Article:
Magick Marked (The DarqRealm Series), page 13
“You’ve done your duty, then,” Rho said. “No need to trouble yourself for me.”
Frederick’s eyes snapped up to meet hers. “I didn’t mean to fall in love with you. It just happened.”
“Like I said.” She turned her stare to the floor. “You’ve done your duty.”
His nostrils flared. “Don’t you dare discredit my affections.”
She lifted her chin to meet his gaze. “You lied to me. For years.”
“And what do you want me to say? That Costel told me to follow you but never told me why? What good would that do?”
“At least I’d know that Costel wanted me for something, instead of only suspecting it.”
“That would only give you less closure than you already don’t have. When those men nearly killed you, I had to change you before you bled to death. I didn’t think that no life would be better than eternal life.”
Frederick’s brow creased in frustration. “What point do you think you’re proving by getting yourself killed?”
“I’m a female of my word. Despite being bound by magick and blood, I gave an oath and I intend to keep it.”
“They’ll kill you.”
“Then I’ll fight to the end.”
Frederick dropped his hold on her arms, his hands falling to his sides and clenching into fists. He spun around to face the wall. “How can you do this?”
The broken tone of his voice shattered her heart. She might not love him like that, but he was her closest companion. Aside from him, she had no one else.
She stepped forward to clasp a hand on his shoulder. “Frederick, please. You’re my best friend. Don’t make me choose between you and my obligations. I can’t run from this.”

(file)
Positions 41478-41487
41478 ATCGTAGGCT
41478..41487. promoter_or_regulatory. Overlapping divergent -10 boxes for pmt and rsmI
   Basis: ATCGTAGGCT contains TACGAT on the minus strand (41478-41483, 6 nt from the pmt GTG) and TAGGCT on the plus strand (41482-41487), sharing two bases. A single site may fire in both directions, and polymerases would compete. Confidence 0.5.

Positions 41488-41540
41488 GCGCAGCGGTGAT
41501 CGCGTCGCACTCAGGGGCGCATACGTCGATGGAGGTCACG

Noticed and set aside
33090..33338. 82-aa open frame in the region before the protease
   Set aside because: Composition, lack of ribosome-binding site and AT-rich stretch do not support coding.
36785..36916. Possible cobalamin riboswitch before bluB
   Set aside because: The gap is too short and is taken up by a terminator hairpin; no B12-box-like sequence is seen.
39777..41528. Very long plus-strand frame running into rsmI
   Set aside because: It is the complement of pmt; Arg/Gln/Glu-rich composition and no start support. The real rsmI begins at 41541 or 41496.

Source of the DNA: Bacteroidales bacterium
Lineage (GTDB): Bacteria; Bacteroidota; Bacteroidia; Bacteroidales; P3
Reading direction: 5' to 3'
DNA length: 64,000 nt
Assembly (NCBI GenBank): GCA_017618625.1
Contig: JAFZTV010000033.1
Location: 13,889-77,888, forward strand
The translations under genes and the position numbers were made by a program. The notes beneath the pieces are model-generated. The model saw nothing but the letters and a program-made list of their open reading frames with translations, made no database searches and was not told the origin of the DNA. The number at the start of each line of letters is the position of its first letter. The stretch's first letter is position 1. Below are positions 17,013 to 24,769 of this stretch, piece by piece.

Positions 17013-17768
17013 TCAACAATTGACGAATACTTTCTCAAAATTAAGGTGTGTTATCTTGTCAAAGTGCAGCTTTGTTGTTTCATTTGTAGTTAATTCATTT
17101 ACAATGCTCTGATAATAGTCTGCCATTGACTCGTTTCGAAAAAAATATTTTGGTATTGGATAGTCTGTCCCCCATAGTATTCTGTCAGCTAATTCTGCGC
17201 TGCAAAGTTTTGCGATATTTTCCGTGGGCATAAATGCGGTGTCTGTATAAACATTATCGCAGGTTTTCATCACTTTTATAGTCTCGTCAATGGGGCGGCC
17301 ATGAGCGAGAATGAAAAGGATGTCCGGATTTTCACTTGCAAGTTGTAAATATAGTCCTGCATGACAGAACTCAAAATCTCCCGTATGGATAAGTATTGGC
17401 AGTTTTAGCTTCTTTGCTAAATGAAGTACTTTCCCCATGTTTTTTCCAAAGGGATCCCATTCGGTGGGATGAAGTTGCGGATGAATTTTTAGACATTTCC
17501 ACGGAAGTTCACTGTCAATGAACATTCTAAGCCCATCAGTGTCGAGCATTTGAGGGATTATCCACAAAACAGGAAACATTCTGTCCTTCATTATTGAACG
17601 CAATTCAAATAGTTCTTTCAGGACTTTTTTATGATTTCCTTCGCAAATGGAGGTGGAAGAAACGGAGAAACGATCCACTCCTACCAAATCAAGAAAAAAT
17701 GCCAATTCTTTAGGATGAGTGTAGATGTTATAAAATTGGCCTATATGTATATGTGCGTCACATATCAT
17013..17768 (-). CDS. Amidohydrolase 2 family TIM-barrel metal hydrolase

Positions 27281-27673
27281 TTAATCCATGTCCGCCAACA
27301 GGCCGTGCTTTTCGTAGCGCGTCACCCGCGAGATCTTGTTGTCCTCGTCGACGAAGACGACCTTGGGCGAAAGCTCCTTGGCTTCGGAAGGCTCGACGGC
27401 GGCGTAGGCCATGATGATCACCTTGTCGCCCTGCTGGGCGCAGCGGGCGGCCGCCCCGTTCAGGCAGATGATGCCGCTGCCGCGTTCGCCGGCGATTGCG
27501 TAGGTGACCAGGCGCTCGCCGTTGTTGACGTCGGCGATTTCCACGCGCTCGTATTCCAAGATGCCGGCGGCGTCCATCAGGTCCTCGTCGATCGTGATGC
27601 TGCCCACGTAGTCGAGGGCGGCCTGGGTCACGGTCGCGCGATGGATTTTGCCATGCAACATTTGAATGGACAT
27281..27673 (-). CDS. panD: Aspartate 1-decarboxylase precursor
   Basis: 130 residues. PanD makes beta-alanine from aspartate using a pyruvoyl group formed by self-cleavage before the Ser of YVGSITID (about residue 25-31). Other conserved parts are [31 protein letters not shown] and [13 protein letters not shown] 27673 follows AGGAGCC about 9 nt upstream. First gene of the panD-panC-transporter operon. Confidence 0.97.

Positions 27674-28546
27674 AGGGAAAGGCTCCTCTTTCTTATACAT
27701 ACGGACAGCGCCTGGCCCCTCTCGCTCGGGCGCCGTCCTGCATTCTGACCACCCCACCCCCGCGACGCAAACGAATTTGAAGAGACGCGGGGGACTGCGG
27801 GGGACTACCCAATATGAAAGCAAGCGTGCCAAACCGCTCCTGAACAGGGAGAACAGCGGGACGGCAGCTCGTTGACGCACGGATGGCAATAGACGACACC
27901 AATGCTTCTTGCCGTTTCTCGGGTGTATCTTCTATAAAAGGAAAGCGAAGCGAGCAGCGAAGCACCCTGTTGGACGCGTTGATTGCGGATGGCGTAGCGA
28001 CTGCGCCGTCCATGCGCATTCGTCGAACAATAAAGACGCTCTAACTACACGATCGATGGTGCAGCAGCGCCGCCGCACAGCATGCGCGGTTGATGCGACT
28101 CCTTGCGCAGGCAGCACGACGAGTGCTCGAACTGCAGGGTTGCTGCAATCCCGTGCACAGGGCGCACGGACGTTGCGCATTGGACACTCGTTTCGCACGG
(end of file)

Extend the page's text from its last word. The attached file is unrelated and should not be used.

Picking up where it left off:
He grunted. “No, not you.”
She shrugged, even though he couldn’t see it. “You know me. Always chasing trouble.”
Frederick turned around slowly to face her. “I hate letting you go.”
“And I hate going. But we all do what we have to.”
He reached out to cup her face in his hands. “Call on me. Anything you need, just ask.”
She met his eyes. “I know.”
He leaned forward to plant a gentle kiss on her forehead before pulling back to stare at her again. His gaze combed her from head to toe, as if he were taking inventory of every piece of her. She found herself doing the same, memorizing the familiar eyes and strong cheekbones of the face she’d seen so many times before. They stood in silent commune for a moment before he broke away to stand by the door of his bedchamber.
For no apparent reason, he stopped to glance up at the ceiling. “There’s an abandoned warehouse at Congress and First, near the river downtown. The team meets there at nightfall tomorrow.”
So she had until then to pack and get everything in order. “Got it.”
“Stay here as long as you’d like. I’ll be gone until tomorrow,” he said over his shoulder.
His hand gripped the doorknob but he didn’t turn the handle. “Rho?”
She stared at the ground. “Yeah?”
“I still love you, you know.”
She smiled. “I know. And I love you, too.”
He shook his head. “Not the way I want you to.”
“No, but I love you the way that counts.”
A light chuckle escaped his broad chest. “I suppose that will do. For now.”
The door creaked as Frederick pulled it open then clicked it shut behind him. Silence fell in the space between them, growing exponentially every second until she feared it might swallow her whole. She flopped backward on the bed and closed her eyes, trying to pretend her best friend wasn’t so far away.